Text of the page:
What konam1 was there here? — R. Huna said: We suppose he said, Every species of produce shall be forbidden to me if I do not divorce you.
AND THEY PERMITTED HIM TO REMARRY HER. This surely is self-evident? — You might think that we should prohibit him on account of the dictum of R. Nathan, as it has been taught: R. Nathan says: To make a vow is like building a high place2 and to keep it3 is like bringing an offering thereon. Therefore we are told [that this is not so].
TO PREVENT ABUSES. What prevention of abuses is there here? — R. Shesheth said that the words refer to the earlier clauses [of the Mishnah]:4 Rabina said that they refer indeed to the last clause, and the meaning is, There was no ground for forbidding this on the score of preventing abuses.
MISHNAH. IF A MAN DIVORCES HIS WIFE BECAUSE [HE FINDS HER] TO BE INCAPABLE OF BEARING,5 R. JUDAH SAYS HE MAY NOT REMARRY HER,6 BUT THE SAGES SAY THAT HE MAY REMARRY HER.7 IF SHE MARRIES AGAIN AND HAS CHILDREN FROM THE SECOND HUSBAND AND THEN DEMANDS HER KETHUBAH SETTLEMENT FROM THE FIRST,8 R. JUDAH SAYS, HE CAN SAY TO HER, THE LESS YOU SAY THE BETTER.9
GEMARA. This would seem to show that R. Judah takes into account the possibility of mischief-making and the Rabbis do not take it into account. But we have found the opposite opinions ascribed to them, as we have learnt: If a man divorces his wife on account of ill fame or on account of a vow she has made, he must not remarry her. R. Judah says: If the vow was made publicly, he may not remarry her, but if it was not made publicly he may remarry her.10 This seems to show that the Rabbis take account of the possibility of mischief-making and R. Judah does not take account of it? — Samuel said: Reverse the names.11 But since the Mishnah goes on to say, IF SHE MARRIES AGAIN AND HAS CHILDREN FROM THE SECOND HUSBAND, AND THEN DEMANDS HER KETHUBAH SETTLEMENT FROM THE FIRST, R. JUDAH SAYS THAT HE CAN SAY TO HER, THE LESS YOU SAY THE BETTER, we can conclude that R. Judah does take into account the possibility of mischief making? — Reverse the names here also.12 Abaye said. There is no need to reverse, since R. Judah in that13 case concurs both with R. Meir and with R. Eleazar. In the case [of a vow] which requires [the investigation of a Sage] he concurs with R. Eleazar,14 and in the case [of a vow] which does not require [investigation] he concurs with R. Meir.15 Raba said: Is there a contradiction between the statements of R. Judah and no contradiction between the statements of the Rabbis?16 — No, said Raba; Between the statements of R. Judah there is no contradiction, as has been explained. Between the statements of the Rabbis there is also no contradiction. For who are the Sages [here]? R. Meir, who said that we require the condition to be duplicated,17 and here we are dealing with a case where he did not duplicate his condition.18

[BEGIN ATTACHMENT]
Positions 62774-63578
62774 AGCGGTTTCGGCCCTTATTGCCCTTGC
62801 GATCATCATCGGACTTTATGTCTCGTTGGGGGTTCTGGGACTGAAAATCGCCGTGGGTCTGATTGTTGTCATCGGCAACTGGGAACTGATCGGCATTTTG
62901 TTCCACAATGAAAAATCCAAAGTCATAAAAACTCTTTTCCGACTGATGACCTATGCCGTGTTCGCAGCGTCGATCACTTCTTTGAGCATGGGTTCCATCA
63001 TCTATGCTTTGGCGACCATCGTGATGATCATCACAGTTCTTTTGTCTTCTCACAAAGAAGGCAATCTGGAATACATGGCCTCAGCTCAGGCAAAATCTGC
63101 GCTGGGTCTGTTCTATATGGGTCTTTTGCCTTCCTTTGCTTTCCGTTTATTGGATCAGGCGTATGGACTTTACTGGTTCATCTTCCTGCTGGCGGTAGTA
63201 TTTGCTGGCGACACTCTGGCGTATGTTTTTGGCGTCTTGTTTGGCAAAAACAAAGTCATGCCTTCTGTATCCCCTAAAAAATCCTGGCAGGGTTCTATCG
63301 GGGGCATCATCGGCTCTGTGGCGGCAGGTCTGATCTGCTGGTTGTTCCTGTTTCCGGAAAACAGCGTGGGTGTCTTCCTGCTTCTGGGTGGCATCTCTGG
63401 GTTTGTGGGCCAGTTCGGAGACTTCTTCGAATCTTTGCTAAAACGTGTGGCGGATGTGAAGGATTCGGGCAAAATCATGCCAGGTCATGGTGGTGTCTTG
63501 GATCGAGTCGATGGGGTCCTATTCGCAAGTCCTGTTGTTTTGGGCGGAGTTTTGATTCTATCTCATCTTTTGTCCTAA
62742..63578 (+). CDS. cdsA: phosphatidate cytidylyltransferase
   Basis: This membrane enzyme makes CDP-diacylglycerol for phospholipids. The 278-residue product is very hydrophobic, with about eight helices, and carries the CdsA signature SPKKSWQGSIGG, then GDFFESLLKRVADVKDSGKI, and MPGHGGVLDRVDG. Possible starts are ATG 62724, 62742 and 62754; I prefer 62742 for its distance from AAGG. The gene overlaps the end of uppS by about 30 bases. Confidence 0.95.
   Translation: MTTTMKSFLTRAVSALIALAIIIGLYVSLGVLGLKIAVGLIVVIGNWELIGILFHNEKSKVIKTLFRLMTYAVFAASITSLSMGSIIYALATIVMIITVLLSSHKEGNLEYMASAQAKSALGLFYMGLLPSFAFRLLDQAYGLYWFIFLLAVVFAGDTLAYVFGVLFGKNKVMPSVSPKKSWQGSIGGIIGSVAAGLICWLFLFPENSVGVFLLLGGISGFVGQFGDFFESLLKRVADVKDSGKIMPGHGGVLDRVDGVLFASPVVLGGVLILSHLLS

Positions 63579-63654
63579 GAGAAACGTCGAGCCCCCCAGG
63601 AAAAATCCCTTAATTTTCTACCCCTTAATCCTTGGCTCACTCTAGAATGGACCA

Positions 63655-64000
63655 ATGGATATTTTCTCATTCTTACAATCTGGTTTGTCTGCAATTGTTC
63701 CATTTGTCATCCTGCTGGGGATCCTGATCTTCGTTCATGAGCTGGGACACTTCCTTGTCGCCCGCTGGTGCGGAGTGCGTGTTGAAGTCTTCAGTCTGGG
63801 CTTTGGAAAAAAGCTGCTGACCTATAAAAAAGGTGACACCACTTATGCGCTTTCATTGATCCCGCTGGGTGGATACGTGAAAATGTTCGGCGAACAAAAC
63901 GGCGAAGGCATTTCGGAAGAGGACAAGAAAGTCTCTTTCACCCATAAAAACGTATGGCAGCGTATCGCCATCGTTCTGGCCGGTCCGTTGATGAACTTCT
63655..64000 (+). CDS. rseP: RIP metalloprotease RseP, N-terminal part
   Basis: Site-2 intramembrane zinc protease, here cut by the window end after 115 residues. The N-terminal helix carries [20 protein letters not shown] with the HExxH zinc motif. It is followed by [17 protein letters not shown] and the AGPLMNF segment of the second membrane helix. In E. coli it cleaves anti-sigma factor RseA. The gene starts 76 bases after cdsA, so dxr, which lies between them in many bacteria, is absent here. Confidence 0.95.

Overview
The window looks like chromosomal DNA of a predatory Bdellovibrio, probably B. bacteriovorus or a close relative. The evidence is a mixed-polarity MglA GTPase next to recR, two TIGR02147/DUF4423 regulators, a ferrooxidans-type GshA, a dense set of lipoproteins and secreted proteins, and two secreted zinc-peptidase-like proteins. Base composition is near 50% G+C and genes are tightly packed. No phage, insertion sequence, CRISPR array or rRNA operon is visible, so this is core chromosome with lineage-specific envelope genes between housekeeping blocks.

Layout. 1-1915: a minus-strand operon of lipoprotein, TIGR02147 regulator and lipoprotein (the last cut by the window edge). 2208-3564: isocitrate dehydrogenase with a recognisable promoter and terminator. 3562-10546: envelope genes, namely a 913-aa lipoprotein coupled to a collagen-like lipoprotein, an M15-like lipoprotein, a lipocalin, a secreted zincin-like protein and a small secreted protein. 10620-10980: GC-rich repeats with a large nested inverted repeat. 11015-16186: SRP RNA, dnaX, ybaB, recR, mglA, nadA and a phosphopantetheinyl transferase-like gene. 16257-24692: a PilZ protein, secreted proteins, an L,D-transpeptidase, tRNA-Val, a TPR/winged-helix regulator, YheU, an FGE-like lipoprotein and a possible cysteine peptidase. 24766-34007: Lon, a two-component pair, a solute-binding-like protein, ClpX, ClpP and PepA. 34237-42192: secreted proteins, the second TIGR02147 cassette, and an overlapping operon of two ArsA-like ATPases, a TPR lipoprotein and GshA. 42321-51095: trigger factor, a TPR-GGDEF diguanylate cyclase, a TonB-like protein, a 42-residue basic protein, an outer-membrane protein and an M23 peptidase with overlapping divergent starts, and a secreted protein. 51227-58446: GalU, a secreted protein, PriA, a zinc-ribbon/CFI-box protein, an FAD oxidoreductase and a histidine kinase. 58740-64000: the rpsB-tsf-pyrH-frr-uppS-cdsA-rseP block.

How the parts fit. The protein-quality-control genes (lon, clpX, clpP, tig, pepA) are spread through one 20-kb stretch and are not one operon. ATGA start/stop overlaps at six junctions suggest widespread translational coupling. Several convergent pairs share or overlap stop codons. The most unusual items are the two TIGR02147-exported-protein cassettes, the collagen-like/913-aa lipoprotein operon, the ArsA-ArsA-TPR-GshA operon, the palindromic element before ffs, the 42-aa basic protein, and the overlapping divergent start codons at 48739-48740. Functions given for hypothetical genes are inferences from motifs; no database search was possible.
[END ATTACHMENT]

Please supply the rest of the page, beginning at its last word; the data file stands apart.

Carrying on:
MISHNAH. IF A MAN SELLS HIMSELF AND HIS CHILDREN TO A HEATHEN, HE IS NOT TO BE REDEEMED. HIS CHILDREN, HOWEVER, ARE TO BE REDEEMED AFTER THE DEATH OF THEIR FATHER.
GEMARA. R. Assi said: This rule applies only if he sold himself a second and a third time. Certain [Jews of] Bemekse19 borrowed money from heathens, and when they were unable to pay the latter seized them for slaves. They appealed to R. Huna, who said: What can I do, seeing that we have learnt IF A MAN SELLS HIMSELF AND HIS CHILDREN TO A HEATHEN HE IS NOT TO BE REDEEMED? R. Abba thereupon said to him: You have taught us, Master, that this applies only if he has so sold himself a second and a third time. R. Huna replied: These men do this habitually.
A certain man sold himself to the Lydians20 and then appealed to R. Ammi saying,